What are On-target earnings (OTE): meaning, importance, and formula
On-target earnings (OTE), also known as on-track earnings, refer to the expected total pay an employee can get after achieving all required goals. It is then added to their base salary. In sales, OTE is commonly a motivating compensation for sales employees to reach their quotas, which consists of a base salary and a commission.
Let’s consider an on-target earnings example:
If your sales rep’s annual base salary is $60,000 and their on-target commission is $35,000, their OTE will be $95,000, provided they hit all sales goals.
OTE = $60,000 + $35,000
OTE = $95,000
Importance of counting OTE
There are several reasons companies use OTE as a sales compensation model:
- Team member motivation. Having a clear understanding of what goals a sales team should hit to get rewarded for their efforts, they feel more motivated to work harder and achieve better results.
- Higher productivity. Stimulated to get a decent bonus for their work, sales reps put more effort into fulfilling their tasks, which raises their productivity.
- Company’s growth. Feeling more encouraged to do a quality job, team members contribute to the business’s performance growth in general.
What is pay mix and how it relates to on-track earnings
To calculate OTE, you should first determine a pay mix, i.e., a ratio of a base salary to variable pay (commissions). Say, if your pay mix is 75/25, it means your base salary makes 75% of the mix, while the commission is 25%.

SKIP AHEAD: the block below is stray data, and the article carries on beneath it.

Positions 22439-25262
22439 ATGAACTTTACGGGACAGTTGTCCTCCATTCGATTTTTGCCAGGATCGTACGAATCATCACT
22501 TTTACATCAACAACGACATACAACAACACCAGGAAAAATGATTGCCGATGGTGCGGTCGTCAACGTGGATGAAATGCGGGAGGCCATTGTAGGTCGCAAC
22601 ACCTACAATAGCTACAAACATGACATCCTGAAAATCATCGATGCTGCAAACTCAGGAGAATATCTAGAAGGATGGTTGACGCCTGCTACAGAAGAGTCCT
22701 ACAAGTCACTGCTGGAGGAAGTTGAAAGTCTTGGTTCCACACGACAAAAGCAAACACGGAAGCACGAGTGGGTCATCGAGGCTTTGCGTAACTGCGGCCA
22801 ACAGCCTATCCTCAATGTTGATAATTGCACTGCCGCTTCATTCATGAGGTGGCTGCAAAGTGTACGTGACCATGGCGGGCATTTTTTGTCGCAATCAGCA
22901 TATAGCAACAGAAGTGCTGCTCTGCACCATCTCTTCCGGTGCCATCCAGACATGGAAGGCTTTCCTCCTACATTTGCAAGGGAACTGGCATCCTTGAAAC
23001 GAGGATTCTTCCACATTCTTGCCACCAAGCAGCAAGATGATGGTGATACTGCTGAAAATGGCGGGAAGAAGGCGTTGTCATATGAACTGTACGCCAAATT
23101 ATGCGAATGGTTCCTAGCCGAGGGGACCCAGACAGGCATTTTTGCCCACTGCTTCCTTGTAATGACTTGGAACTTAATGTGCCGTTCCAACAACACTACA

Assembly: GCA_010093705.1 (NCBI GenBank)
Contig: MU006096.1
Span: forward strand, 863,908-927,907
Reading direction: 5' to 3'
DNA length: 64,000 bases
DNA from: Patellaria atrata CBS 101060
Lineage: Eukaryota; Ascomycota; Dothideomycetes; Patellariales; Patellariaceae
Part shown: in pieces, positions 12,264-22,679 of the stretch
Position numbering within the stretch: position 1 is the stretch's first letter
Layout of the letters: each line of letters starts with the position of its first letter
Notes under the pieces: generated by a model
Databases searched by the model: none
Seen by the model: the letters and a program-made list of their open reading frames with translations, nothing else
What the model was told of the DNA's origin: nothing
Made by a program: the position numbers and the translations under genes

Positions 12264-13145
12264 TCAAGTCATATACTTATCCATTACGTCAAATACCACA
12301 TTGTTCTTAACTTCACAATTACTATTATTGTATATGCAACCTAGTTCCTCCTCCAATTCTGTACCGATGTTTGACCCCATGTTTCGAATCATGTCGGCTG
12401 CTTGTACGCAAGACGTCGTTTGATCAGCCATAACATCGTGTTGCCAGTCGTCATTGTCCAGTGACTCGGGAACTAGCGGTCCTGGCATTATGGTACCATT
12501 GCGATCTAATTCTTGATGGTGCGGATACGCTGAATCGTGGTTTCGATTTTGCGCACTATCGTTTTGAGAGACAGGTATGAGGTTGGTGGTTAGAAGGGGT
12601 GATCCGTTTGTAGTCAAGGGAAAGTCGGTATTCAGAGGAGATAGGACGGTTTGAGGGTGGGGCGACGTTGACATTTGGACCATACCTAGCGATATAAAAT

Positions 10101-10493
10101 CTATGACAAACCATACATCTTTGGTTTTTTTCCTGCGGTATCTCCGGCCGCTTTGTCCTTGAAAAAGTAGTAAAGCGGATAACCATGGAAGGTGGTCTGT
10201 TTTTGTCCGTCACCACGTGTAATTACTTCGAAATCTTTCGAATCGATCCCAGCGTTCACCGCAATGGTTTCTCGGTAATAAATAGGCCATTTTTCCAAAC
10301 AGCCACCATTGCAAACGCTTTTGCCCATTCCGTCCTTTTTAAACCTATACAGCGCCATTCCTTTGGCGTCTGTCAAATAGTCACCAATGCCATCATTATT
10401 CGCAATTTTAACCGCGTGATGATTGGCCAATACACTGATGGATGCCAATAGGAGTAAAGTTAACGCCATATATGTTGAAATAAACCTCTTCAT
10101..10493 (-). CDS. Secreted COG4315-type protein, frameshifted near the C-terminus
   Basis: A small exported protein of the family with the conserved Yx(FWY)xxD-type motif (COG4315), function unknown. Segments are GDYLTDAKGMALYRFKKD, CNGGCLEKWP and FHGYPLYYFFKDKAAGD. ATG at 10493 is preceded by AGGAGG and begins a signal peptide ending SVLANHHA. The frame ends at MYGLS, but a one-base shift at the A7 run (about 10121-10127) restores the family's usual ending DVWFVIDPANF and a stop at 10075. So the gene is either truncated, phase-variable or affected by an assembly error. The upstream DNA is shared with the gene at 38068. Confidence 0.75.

What determines pay mix
There are several factors that influence the pay mix ratio:
- The sales position. Sales roles differ. A sales rep and a sales manager will have different job responsibilities and hence a different compensation ratio. Some positions require a more aggressive approach, which should be reflected by a higher pay mix.
- The length of the sales cycle. Longer sales cycles require more effort and motivation, so the pay mix should be higher in this case. By contrast, companies with a shorter sales cycle may have a lower mix because the sales team will close more deals in any given period.
- The product/service complexity. The more complex your offer is, the higher possibility you’ll wish to employ a sales rep who will be an expert in your industry, brand, and solution. Therefore, you’ll need a higher pay mix for motivating compensation.
- Company philosophy. One company may choose a high-degree of incentive in the mix to motivate sales reps, while another might use a conservative mix to mitigate risks. So, you need to understand what works better for your business and determine your pay mix correspondingly.
Let’s consider several pay mix ratio scenarios:
- 0:100 – Choosing this ratio, you push your sales reps to work independently and count only on commission. That’s not the best option since it will be rather stressful for them, which you’ll find hard to manage. If you still want to adopt it, you’d better arrange weekly payouts of commission to keep sales reps feeling rewarded.